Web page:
Country mourns after Taliban attack in Lahore

By AFP
Published: February 14, 2017
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Security officials inspect the site of a suicide bombing in Lahore on February 14, 2017. PHOTO: AFP

Security officials inspect the site of a suicide bombing in Lahore on February 14, 2017. PHOTO: AFP

Police stand guard at the site of a suicide bombing in Lahore on February 14, 2017. PHOTO: AFP Security officials inspect the site of a suicide bombing in Lahore on February 14, 2017. PHOTO: AFP Security officials collect evidence at the site of a suicide bombing in Lahore on February 14, 2017.  PHOTO: AFP Police cordon off the site of a suicide bombing in Lahore on February 14, 2017. PHOTO: AFP People check the condition of a victim after a blast in Lahore, Pakistan February 13, 2017. PHOTO: REUTERS

LAHORE: Pakistanis on Tuesday mourned the victims of a Taliban-claimed suicide bomb in Lahore, and the city’s residents railed at the government for failing to protect them.

The Punjab Chief Minister Shahbaz Sharif declared a day of mourning after Monday’s blast on Lahore’s Mall Road, one of the city’s main arteries, at rush hour during a busy protest.

Top police officials among 13 killed in Lahore suicide attack

At least 13 people were killed, emergency official Ahmad Raza said including six police officers, while up to 87 were injured. The toll could have been much higher, Raza said, but for two vehicles – a TV news van and a minivan belonging to the protesters – which absorbed much of the impact of the blast.

Security officials collect evidence at the site of a suicide bombing in Lahore on February 14, 2017. PHOTO: AFP

Security officials collect evidence at the site of a suicide bombing in Lahore on February 14, 2017. PHOTO: AFP

A faction of Tehreek-e-Taliban Pakistan (TTP), Jamaatul Ahrar claimed responsibility for the assault, which came three days after it announced it would carry out a series of attacks on government installations around the country. A spokesperson for the group warned in a statement that Monday’s bomb was “just the start”.

The attack underscored the challenges faced by Pakistan in its push to stamp out militancy, even as security dramatically improved in 2015 and 2016.

Police cordon off the site of a suicide bombing in Lahore on February 14, 2017. PHOTO: AFP

Police cordon off the site of a suicide bombing in Lahore on February 14, 2017. PHOTO: AFP

Local groups like the umbrella TTP retain the ability to carry out spectacular attacks, despite a military led crackdown on militancy.

Cops killed in the line of duty

Lahore residents vented their fury at the militants and the government at the blast site early on Tuesday. “They (the militants) have no link with Islam nor do they believe in any religion, the only thing they know is killing people, this is utterly an act of terrorism,” Tariq Saleem told AFP.

Nadeem Akhter called on the government to do more to bring the situation under control. “Our children and people are being killed in these attacks,” he said.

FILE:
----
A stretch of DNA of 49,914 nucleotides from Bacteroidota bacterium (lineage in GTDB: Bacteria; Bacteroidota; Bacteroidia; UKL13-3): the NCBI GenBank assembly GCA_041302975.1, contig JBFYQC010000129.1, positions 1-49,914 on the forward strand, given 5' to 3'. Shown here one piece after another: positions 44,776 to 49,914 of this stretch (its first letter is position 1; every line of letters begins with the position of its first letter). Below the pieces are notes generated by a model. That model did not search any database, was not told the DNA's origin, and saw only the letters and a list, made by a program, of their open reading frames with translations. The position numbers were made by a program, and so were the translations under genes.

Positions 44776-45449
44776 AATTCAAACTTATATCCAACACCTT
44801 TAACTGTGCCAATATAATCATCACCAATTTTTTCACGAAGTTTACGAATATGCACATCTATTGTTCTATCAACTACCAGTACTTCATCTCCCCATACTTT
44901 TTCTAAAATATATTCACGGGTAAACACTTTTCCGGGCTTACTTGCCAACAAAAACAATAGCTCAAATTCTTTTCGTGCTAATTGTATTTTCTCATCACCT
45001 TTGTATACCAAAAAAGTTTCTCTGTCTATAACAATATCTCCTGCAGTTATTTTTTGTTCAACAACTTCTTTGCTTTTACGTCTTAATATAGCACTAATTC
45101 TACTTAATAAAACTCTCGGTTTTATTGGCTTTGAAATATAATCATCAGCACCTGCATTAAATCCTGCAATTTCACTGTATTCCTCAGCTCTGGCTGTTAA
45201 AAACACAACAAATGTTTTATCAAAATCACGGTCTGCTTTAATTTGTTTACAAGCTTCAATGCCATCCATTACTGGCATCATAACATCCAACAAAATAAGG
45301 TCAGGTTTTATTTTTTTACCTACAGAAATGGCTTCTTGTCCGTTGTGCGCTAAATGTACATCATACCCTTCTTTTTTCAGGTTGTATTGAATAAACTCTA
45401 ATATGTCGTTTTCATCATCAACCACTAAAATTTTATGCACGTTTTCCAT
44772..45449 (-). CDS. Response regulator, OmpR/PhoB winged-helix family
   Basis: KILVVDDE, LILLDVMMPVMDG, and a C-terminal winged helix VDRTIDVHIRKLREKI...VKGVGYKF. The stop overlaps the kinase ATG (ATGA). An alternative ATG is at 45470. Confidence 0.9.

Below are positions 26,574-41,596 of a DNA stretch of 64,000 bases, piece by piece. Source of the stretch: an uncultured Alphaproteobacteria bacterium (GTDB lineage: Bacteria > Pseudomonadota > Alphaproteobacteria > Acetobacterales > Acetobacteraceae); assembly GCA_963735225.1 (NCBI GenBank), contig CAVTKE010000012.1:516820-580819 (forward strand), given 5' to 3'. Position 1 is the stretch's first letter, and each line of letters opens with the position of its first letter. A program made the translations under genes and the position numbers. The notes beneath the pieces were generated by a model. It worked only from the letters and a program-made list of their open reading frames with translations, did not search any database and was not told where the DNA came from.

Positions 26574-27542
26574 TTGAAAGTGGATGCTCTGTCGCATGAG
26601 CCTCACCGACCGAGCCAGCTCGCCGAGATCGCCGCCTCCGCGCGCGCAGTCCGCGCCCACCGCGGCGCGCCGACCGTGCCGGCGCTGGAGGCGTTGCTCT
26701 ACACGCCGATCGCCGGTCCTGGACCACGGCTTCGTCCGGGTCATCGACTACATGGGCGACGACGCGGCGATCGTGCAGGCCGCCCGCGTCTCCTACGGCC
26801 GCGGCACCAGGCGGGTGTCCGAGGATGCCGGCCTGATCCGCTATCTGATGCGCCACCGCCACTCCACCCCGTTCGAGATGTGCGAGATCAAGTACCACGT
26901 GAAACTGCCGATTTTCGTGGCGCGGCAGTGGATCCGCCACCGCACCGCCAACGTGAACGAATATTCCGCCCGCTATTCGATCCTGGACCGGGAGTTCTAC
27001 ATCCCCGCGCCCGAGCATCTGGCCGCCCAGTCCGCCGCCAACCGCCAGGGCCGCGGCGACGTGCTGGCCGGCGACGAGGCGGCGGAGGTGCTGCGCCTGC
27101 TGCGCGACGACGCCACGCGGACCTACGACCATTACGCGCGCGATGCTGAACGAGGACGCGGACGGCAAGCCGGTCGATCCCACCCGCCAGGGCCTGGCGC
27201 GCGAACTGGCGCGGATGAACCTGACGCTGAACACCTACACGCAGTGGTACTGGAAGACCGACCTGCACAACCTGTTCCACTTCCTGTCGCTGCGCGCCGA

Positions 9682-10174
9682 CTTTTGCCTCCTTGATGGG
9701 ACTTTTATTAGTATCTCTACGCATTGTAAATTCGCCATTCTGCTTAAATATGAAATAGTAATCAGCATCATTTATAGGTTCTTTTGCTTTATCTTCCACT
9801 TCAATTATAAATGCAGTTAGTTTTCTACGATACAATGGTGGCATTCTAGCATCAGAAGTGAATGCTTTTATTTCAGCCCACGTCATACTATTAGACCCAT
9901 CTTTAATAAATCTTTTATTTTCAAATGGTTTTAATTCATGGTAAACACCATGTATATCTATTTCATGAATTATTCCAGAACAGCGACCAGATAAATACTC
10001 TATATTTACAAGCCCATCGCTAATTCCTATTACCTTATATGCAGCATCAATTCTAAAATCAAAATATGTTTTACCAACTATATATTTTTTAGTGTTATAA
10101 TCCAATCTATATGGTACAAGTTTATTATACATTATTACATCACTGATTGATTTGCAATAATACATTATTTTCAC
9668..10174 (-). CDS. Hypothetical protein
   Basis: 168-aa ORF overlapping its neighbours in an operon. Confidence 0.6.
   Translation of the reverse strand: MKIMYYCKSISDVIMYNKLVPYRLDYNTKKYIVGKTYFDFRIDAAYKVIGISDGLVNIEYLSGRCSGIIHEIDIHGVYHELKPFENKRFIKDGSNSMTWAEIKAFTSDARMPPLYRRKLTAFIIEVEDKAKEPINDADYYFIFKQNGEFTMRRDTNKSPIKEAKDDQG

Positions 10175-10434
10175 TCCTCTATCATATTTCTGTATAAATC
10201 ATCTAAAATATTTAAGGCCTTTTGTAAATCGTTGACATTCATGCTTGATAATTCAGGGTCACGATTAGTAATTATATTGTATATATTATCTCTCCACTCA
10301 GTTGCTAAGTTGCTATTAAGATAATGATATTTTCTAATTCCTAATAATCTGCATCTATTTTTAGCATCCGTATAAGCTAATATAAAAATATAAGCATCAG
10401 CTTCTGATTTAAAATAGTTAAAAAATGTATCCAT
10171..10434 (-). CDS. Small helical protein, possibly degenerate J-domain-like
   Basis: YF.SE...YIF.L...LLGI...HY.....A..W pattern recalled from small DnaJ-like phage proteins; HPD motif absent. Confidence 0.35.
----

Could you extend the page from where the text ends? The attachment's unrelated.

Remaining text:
Security officials inspect the site of a suicide bombing in Lahore on February 14, 2017. PHOTO: AFP

Security officials inspect the site of a suicide bombing in Lahore on February 14, 2017. PHOTO: AFP

Both British High Commissioner to Pakistan Thomas Drew and US ambassador David Hale branded the attack ‘cowardly’ in separate statements, expressing support for the victims.

Two killed in Quetta IED blast

Lahore, the country’s cultural capital, suffered one of Pakistan’s deadliest attacks during 2016 – a Jamaatul Ahrar suicide bomb in a park last Easter that killed more than 70, including many children.

Police stand guard at the site of a suicide bombing in Lahore on February 14, 2017. PHOTO: AFP

Police stand guard at the site of a suicide bombing in Lahore on February 14, 2017. PHOTO: AFP

But such incidents have been rare in the city in recent years.

Shortly after Monday’s attack two members of a bomb disposal team were killed in Quetta, while trying to defuse a device. It was not clear if the Quetta bomb was linked to the Lahore attack.

Policemen gather at the site of a suicide bombing in Lahore on February 14, 2017. PHOTO: AFP

Policemen gather at the site of a suicide bombing in Lahore on February 14, 2017. PHOTO: AFP

US condemns blast in Lahore
The United States government expressed its condolences to the families of those killed in the Lahore blast while condemning the cowardly attack.

US State Department Deputy Spokesperson Mark Toner said during a press briefing in Washington that the United States was with Pakistan in its fight against terrorism. He also added that the US stood by its stance on peace in South Asia, according to Radio Pakistan.

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Reader Comments (5)

  • chengez k
    Feb 14, 2017 - 1:13PM

    A Prime Minister and his cabinet trying to defend itself of Panama Leaks cannot defend people of Pakistan,Recommend

  • Tyggar
    Feb 14, 2017 - 1:17PM

    Chickens coming home to roostRecommend

  • vinsin
    Feb 14, 2017 - 1:27PM

    Bukhari :
    Volume 4, Book 52, Number 220 Recommend

  • Big buggar
    Feb 14, 2017 - 7:57PM

    You are out of your [email protected]: Recommend

  • ZAK
    Feb 14, 2017 - 8:10PM

    Our security establishment needs to work more hard and deep to eliminate these foreign supported terrorist elements/factions. Pakistanis are UNITED against this menace.Recommend

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